By TWC2 volunteer Ashwin U based on an interview in August 2020
Then you should go make a police report, the officer from the Tripartite Alliance for Dispute Management (TADM) advised Dhali Md Shamim. Dhali had objected to the authenticity of signature(s) purported to be his on various salary payment documents presented by his employer at a mediation session.
The next day — 25 March 2020 — Shamim visited a police station and filed a report over what he said were forged signatures. In the filed report, he said that the TADM officer
told me that the original document provided by my company related to the collection of salary was not signed for the month of August, September and October 2019. For July was signed. However, the photocopy of the said document was signed for the month of August. I did not signed on the documents for the month of August till October 2019.
Shamim obtained a personal copy of this police report which he intended to submit to the MOM.
This episode was arguably the culmination of many frustrations Shamim had experienced since 2014 as a mechanic for KS Marine Engineering Pte Ltd (which he refers to as KS Marine Hub).
To begin with, there was the problem of his basic salary. Shamim has, over his six years with this company, been entitled to a basic salary of $385 a month – which, in and of itself has hardly been enough for Shamim to easily recoup the $9,000 that he’d initially paid his agent – but has typically only received $350 to $355 a month instead. Shamim is unable to explain the rationale for paying him this arbitrarily reduced amount.
Then, he says, each month he suffered a $160 deduction for housing, nearly twice as high as the $88 a month stated in the In-principle Approval (see Glossary) .
Despite this, Shamim stayed on the job for years, the fear of not being able to recoup the sunk cost of $9,000 being likely a major factor. He only filed a complaint with the Ministry of Manpower (MOM) when, he said, he was owed some $5,300 in outstanding salary and allowances for both regular work and overtime that he’d performed from July through October 2019.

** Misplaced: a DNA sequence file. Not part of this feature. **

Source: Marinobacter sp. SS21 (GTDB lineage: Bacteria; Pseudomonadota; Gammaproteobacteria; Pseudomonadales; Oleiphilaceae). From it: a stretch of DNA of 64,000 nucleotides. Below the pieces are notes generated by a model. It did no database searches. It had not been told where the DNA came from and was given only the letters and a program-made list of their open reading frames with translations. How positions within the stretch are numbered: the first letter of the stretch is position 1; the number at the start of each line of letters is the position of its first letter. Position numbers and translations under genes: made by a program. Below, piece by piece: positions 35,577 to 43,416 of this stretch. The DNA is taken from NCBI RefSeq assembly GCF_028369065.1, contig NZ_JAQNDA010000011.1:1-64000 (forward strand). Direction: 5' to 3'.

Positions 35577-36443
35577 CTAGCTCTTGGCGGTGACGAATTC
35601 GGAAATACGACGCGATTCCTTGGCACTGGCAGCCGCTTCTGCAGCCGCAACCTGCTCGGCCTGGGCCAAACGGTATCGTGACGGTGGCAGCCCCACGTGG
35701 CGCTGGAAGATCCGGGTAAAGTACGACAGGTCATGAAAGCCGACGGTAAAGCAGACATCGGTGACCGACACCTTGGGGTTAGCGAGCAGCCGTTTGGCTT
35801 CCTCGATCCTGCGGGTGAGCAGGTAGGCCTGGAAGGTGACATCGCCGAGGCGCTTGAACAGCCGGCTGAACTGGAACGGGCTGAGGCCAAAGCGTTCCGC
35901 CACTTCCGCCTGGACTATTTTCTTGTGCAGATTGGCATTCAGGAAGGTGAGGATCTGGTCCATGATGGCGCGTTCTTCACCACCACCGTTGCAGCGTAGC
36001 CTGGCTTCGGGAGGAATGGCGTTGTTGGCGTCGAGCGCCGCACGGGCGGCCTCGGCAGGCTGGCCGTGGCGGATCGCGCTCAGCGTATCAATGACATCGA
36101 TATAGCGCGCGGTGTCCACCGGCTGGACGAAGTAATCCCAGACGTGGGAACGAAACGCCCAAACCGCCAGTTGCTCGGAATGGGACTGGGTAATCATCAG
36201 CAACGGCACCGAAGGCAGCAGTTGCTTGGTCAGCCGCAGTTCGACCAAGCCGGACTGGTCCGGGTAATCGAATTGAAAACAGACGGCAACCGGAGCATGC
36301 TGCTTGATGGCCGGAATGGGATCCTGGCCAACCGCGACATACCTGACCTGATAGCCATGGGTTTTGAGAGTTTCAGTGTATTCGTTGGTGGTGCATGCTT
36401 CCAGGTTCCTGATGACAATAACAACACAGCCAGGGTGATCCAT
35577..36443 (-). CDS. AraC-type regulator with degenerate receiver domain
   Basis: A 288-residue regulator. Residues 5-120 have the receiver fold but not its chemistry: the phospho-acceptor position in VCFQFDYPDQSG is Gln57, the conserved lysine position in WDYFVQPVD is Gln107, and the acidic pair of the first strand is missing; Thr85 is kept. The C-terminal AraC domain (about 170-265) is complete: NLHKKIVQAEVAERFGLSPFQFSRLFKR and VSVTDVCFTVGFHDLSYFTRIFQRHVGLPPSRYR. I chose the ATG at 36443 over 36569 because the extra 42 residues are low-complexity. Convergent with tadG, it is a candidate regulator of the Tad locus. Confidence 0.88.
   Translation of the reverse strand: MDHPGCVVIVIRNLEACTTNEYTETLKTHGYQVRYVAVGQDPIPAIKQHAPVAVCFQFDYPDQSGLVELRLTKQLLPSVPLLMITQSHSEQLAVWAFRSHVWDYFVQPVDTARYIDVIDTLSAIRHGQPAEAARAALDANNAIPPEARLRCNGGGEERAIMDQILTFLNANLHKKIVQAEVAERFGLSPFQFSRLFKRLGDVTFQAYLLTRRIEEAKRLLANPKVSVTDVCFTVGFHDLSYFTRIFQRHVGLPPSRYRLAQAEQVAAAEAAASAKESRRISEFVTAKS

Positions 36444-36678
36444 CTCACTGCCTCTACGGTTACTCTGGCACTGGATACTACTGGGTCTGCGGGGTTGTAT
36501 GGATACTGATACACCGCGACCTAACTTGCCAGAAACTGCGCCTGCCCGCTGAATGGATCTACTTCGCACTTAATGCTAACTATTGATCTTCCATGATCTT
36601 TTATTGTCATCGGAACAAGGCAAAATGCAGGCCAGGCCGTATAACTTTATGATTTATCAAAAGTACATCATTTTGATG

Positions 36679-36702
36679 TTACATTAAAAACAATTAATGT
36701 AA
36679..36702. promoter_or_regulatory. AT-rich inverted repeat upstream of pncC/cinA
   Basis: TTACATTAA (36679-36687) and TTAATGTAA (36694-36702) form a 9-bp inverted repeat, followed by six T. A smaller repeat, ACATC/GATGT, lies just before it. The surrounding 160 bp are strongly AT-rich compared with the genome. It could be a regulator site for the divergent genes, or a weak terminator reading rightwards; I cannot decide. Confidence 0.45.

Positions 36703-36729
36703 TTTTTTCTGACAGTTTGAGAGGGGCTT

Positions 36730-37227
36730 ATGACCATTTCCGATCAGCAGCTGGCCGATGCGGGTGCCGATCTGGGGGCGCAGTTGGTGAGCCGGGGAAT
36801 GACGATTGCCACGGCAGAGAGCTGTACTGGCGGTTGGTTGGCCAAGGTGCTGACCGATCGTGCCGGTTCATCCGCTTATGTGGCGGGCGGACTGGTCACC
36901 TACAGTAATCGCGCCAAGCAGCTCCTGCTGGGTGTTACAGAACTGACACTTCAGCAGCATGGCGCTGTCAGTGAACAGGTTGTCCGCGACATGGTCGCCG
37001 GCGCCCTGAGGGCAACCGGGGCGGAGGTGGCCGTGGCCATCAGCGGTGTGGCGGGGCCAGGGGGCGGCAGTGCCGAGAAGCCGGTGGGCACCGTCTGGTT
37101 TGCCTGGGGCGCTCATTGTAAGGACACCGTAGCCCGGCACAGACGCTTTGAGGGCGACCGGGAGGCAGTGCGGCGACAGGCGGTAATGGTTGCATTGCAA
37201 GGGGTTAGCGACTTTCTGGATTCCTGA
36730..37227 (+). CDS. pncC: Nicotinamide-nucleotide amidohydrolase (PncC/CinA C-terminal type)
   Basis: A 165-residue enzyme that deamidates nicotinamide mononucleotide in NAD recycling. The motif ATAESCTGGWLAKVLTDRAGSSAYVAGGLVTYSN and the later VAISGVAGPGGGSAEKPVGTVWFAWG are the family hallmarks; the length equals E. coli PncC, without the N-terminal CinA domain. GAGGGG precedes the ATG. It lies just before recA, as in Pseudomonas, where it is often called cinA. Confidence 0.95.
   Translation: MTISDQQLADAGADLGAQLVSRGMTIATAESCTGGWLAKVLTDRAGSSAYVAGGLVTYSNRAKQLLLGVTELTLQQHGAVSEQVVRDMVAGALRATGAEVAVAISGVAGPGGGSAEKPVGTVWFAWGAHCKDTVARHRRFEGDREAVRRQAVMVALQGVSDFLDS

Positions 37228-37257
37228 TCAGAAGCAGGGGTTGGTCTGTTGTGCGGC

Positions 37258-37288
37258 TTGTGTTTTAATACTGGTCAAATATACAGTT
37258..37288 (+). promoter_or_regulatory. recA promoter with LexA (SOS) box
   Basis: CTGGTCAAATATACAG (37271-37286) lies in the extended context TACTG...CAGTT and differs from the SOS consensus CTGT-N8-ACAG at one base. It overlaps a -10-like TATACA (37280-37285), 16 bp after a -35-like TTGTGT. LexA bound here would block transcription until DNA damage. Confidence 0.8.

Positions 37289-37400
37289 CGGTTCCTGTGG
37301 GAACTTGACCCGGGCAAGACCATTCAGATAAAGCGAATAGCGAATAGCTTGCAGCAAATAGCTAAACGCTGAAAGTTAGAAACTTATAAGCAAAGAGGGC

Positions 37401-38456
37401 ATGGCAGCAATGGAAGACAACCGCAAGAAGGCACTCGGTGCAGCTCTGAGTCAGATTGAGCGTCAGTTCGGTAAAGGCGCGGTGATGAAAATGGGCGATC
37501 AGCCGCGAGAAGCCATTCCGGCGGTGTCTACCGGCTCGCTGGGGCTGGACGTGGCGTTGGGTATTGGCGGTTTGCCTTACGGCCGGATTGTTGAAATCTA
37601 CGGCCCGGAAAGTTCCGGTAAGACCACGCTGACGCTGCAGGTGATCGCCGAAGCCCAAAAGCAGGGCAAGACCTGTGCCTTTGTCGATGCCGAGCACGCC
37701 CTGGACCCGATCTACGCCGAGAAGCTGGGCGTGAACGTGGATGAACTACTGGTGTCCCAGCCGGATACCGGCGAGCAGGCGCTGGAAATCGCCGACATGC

At sea for 82 days
$1,640 of that owed amount sprang from unpaid allowances for an extraordinary assignment that Shamim was given in July 2019, when he was placed on board a vessel named “Heerema – Sleipnir” as it sailed to Spain. The vessel was undergoing sea trials after repair. A sea trial is the testing phase of a ship after its construction or repair and lasts many days.
Shamim spent 82 days on the vessel during which Shamim performed his assigned duties of maintaining the ship’s air compressor and helped with maintaining its engine. The voyage proceeded without signficant hiccups as he sailed across the Indian Ocean, round the Cape of Good Hope and up Africa’s western coast to Spain.
His assignment ended there and he was supposed to fly home from Gibraltar.
Unfortunately, Shamim had made the mistake of making an unnecessary shopping trip, causing him to miss the flight. He then relied on his former colleagues at the shipping company to let him once again board their vessel, and embark on yet another voyage, this time across the Mediterranean and Red Seas, as well as the northern Indian Ocean, en route back to Singapore.
On return, Shamim found that his overtime wages for July had not been paid. Nor were his basic, overtime wages and allowances for August. Apparently, he wasn’t the only employee that was not paid; other employees were in the same situation, and they even organised a one-day work stoppage to protest. Eventually his co-workers received their salary arrears, but not Shamim.
As October rolled around, Shamim found that his employer was also refusing to pay him for the work that he’d performed in September. On the 15 October, a frustrated Shamim finally sought assistance from MOM, which arranged mediation sessions — the first phase of a salary claim process.
Initially, the employer said that they had to deduct the cost of the wasted air ticket from Gibraltar, but, as Shamim tells TWC2, when MOM/TADM officers contacted the general manager of the shipping company, the general manager said they hadn’t charged KS Marine Hub for the missed flight, or Shamim’s voyage back.
Dead in the water for months
Not long after the March 2020 incident when the employer presented what Shamim said were forged documents and he went off to file a police report, Covid-19 cases shot up in Singapore and we went into a months-long lock-down. His case stalled like a ship in the doldrums.
As the lockdown was lifted and claims processing revived, it became obvious that no amicable settlement could be reached between Shamim and his employer. The case will be escalated to the Employment Claims Tribunal for adjudication, and Shamim has come back to TWC2 for help in preparing his court submissions.
The case may stretch for months more. In the meantime, there is another challenge facing him: How is he to financially support himself amidst Singapore’s current economic slowdown?
In January 2021, the Employment Claims Tribunal issued an order for the employer to pay Shamim his basic salary and overtime pay for the four months of July to October 2019, totalling about $2,800. The tribunal did not find in favour of Shamim’s claim for the seagoing allowance ($1,640), as, according to Shamim, there wasn’t enough proof of this entitlement contractually. Shamim received payment of the ordered amount and he went home in March 2021.